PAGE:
On a shallower note, I’ve been enjoying Navillera as a wholesome, feel-good show, and I think everything from now on is inevitably going to be tinged with tragedy as Chae-rok confronts Deok-chul, Deok-chul’s family find out, and presumably his dementia worsens. I’ve gotten attached to these characters, and I want happiness for them, but I think the best we can hope for is a bittersweet ending now, and I’m a little bitter about that at the moment. We’ll see if Navillera can change my mind.

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I'm kinda frustrated with this drama. I get the feeling it could have been a really great drama but they chose some clichés instead.

The Alzheimer's plot was uncessary. I don't see what it brings to the story or the characters. I think the positivity of this old man realizing his dream is a better trigger to move his family than an illness. It will be so sad if he won't be able to remember how he helped people around him to find their way.

The scenes abou Deok-Chul and the dance are really great. We really can see his passion for classical dance.

I can't say the same for Chae-Rok. I think this part is underdeveloped. He started dance 4 years ago. It's a short time. So when he said he couldn't see himself retiring from dance, I can't see why because I never really could feel his love for dance and how he fell in love with it.

Eun-ho's job at a radio station was kinda random. The list of tasks was kinda exaggerated, it was a first day, how can she know everything...

I hope Seong-gwan will be able to find peace with his past.

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I feel torn about the writer's decision to make Deok-chul suffer from Alzheimers. It just makes the drama much more heartbreaking. Still, I want to believe that he will achieve his goal of performing on stage.

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Totally agree!
Deok-chul's Alzheimer stuff is unnecessary. Following the dream at age of 70 by itself is already great, why adding sickness to it... Ugh...

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I’m okay with the Alzheimer’s plot, as long as the show doesn’t cover his total decline - that would be unnecessary. It would be effective enough to show that Deok Chul gets instinctive pleasure out of ballet, and that his body is developing a language that doesn’t need higher-level memory. I even if he has a forgetful spell, his practice music could bring him back to a calmer state until he re-orients.

There’s a beautiful video floating around of a prima ballerina who has dementia and is in a wheelchair now, but who hears Swan Lake and begins her routine with her upper body. You can see the contentment she gets from it.

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I have a different opinion about the Alzheimer storyline. Finally, THIS is the reason Deok Chol needs to chase his dream of learning ballet. At a certain point we all come to know there are some dreams that we have to give up on, especially when we reach our 70s. The diagnosis of Alzheimer's would be devastating, and feels real as a motivator for Deok Chol's effort in spite of his age.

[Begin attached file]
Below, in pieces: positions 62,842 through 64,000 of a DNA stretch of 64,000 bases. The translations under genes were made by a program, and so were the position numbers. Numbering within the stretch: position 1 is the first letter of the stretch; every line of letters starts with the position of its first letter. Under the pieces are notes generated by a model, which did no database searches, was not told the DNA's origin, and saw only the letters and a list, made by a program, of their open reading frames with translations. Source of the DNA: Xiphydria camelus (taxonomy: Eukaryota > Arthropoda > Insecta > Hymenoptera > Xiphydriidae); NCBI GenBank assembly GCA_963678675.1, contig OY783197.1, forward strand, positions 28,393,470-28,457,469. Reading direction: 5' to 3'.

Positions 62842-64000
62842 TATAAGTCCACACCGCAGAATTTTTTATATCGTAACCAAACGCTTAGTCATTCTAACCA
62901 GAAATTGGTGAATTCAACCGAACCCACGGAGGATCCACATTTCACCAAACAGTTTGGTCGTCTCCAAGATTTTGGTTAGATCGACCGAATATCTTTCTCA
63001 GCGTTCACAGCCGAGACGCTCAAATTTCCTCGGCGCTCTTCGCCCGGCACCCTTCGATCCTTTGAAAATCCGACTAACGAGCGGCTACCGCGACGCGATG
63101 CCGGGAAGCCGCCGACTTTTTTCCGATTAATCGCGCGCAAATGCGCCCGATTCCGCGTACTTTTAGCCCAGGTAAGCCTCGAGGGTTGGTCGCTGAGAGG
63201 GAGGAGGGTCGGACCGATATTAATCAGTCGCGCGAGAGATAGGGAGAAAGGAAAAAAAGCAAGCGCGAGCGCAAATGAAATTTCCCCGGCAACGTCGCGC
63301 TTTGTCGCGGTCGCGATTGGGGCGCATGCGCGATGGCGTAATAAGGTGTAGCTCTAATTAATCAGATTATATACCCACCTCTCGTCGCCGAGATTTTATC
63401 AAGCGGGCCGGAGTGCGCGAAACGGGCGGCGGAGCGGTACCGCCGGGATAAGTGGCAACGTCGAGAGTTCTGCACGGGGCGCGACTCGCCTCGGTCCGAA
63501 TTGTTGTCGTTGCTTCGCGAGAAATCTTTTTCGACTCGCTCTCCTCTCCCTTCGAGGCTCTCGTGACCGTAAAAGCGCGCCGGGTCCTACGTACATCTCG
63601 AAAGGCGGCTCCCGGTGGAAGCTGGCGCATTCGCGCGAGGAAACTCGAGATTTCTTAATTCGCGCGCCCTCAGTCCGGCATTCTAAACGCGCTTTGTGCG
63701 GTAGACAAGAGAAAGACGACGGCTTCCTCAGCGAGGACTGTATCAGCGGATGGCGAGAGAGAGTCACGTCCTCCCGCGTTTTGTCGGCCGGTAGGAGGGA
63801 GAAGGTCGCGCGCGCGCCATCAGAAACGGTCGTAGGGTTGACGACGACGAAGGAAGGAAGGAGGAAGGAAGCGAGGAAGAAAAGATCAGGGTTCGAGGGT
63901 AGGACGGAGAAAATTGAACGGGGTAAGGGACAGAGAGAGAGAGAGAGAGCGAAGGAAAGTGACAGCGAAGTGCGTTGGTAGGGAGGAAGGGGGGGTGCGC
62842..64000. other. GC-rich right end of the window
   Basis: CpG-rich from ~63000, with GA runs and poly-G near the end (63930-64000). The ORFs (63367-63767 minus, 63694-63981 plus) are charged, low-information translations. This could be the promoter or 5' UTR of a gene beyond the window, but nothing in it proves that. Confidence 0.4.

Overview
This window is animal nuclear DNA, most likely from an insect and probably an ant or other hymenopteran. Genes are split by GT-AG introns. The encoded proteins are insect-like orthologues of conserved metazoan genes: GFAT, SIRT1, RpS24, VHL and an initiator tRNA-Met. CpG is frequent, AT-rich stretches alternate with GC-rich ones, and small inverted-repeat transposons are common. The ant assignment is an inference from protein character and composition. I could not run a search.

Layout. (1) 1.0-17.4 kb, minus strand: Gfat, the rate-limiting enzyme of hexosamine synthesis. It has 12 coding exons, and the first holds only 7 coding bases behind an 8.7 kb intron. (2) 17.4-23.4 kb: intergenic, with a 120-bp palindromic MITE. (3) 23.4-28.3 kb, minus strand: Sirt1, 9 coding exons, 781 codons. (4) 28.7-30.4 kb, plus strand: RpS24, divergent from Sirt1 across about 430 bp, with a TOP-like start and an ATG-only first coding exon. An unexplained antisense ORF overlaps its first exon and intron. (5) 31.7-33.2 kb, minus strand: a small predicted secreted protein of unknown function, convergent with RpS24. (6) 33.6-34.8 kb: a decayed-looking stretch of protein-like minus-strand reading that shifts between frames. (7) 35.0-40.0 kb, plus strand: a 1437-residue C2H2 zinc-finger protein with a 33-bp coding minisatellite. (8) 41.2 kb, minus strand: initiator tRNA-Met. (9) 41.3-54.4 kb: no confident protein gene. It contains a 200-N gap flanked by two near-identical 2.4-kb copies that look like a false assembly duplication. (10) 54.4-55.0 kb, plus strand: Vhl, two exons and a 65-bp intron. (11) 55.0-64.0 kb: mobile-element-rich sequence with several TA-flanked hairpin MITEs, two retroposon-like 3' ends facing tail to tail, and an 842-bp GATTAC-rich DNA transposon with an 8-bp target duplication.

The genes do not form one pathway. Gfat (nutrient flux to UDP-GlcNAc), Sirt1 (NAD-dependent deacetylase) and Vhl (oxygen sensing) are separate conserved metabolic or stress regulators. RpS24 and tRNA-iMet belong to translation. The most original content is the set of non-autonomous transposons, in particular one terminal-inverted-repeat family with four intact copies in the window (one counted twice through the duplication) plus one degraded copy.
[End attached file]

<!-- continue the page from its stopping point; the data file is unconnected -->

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Desk Chul dancing in front of the ballerinas was wonderful and he needed that cheer up moment. I also totally agree about the dementia. It just took the show from super heartwarming to heartbreaking warmth.

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That scene was beautiful. It’s so encouraging to see that you can pursue something just for the pleasure and fun of it, not to be excellent at it.

At the end of the day, it matters that you tried, had fun, and having no regrets about it makes you love yourself a little more.

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To be honest, I actually feel being emotionally cheated with the addition of the Alzheimer... And I think the story would be stronger without it.

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Well, I was also disappointed by the Alzheimer's trope, tbh. It could have been a wonderful drama about second chances and making dreams come true, but here we go again with another trope where we know we are going to share tears and pain, that I feel are unnecessary as the story was warm and good enough without it.

As for the episode, I loved DeokChul debut, every single interaction between ChaeRok and HaeNam and the way Seung Joo is trying so hard to teach ChaeRok not only ballet but his life experience. These three men in three different stages in life, who all are looking for a second chance to embrace and love their life. That should have been the main story in the drama, not the inevitable ocean of tears and pain we are heading.

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I would perhaps also include Hobum, at least I still hope that the show will give him a second chance as well... a chance to leave the past behind and grow up as a person.